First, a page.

As an X-Phile, I'm forced to admit that what intrigued me most about this film is its plot's resemblance to one of my favorite X-Files episodes: Milagro.
Milagro actually told 2 stories. There was (1) a writer with the power to murder through his "fiction," and (2) the real-life writer the Milagro character symbolized, Chris Carter, who learned that his characters had spawned a life of their own and could no longer follow the direction that he'd planned for them.
Of course, in Stranger Than Fiction, the writer, Karen Eiffel, does not exactly lose control of her characters against her will, as is the case in Milagro. In fact, her protagonist is prepared to submit to his fate. And he does so, not because he concludes he has no control over his actions, upon learning that he exists only in a writer's head, but because he decides that the course the writer has fated for him is actually the best one, for reasons bigger than himself.
Faced with the humanity and humanness of the man she conceived in ink, Eiffel herself must also define (or redefine) what the "greater good" really is and she changes her plot, not because she had no choice or lost control, but because power possessed need not always be power exercised.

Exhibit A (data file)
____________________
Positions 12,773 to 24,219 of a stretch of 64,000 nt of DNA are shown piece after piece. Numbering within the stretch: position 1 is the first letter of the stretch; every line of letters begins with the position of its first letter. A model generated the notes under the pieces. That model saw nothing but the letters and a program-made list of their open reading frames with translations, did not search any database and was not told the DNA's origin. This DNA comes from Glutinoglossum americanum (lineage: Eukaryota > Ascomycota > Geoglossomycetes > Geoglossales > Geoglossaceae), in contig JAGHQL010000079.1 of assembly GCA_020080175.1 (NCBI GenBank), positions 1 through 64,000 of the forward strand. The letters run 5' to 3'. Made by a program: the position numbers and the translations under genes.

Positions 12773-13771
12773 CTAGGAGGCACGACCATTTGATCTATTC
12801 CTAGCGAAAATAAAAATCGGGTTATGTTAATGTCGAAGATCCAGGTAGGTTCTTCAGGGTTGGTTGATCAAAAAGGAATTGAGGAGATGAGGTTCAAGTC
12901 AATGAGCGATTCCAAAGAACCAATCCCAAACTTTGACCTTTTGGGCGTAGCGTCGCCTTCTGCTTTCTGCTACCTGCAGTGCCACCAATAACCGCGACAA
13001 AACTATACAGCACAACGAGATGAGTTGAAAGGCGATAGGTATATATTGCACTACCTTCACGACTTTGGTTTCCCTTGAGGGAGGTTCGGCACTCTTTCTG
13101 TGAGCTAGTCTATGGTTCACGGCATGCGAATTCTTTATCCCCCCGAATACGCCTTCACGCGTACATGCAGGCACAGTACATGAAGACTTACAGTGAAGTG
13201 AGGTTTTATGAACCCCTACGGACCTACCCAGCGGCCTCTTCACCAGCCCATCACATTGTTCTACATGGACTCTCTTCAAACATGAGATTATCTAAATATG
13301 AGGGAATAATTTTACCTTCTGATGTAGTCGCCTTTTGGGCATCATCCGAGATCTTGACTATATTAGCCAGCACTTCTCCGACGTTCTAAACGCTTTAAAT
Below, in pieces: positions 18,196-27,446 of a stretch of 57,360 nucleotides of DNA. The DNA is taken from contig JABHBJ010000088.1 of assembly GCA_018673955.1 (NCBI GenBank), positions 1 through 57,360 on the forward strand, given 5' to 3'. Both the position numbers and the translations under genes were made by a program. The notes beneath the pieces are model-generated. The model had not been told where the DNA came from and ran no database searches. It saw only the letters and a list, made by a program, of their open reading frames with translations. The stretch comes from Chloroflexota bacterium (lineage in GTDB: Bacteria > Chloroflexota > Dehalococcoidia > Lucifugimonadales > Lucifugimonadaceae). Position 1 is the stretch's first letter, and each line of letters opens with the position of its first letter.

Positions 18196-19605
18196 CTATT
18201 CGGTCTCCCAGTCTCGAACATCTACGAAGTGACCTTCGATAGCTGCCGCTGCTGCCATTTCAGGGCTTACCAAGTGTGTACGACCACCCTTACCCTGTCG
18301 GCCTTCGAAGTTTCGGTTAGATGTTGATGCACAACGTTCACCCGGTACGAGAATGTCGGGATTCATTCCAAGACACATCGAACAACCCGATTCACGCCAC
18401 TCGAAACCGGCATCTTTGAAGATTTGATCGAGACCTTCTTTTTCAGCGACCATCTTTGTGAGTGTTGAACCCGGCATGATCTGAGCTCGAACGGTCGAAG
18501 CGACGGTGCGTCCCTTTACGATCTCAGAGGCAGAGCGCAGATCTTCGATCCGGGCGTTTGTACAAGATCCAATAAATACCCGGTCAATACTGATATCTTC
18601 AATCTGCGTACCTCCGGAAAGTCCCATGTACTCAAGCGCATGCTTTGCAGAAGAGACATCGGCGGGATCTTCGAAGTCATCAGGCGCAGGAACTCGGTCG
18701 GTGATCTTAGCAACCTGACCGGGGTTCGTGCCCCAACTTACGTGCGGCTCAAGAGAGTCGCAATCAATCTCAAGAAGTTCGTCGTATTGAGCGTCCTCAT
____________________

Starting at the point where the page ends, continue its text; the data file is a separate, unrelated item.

In this way, Eiffel learned a lesson that eluded both the Milagro killer and the man responsible for him (Chris Carter). I don't think Carter ever became reconciled to the fact that his vision of Mulder and Scully had to give way to what the fans', actors' and network "suits'" inexorable influence on the X-Files became. Carter didn't change his course, so much as he was driven off the road. Likewise, the Milagro writer (Padgett) learns that while the pen is greater than the sword, love is greater than his pen. He does not relinquish his vision as author, but is blinded and has it taken from him. Conversely, Eiffel is never defeated as a writer. She just learns that there is more than one way (and more than one reason) to tell a story.
In crafting her novel, Eiffel was never looking for fame and fortune or even artistic pleasure. She only sought literary perfection. But she realized characters so lifelike that ultimately she decided that even if it's only on paper, she had no right to play God.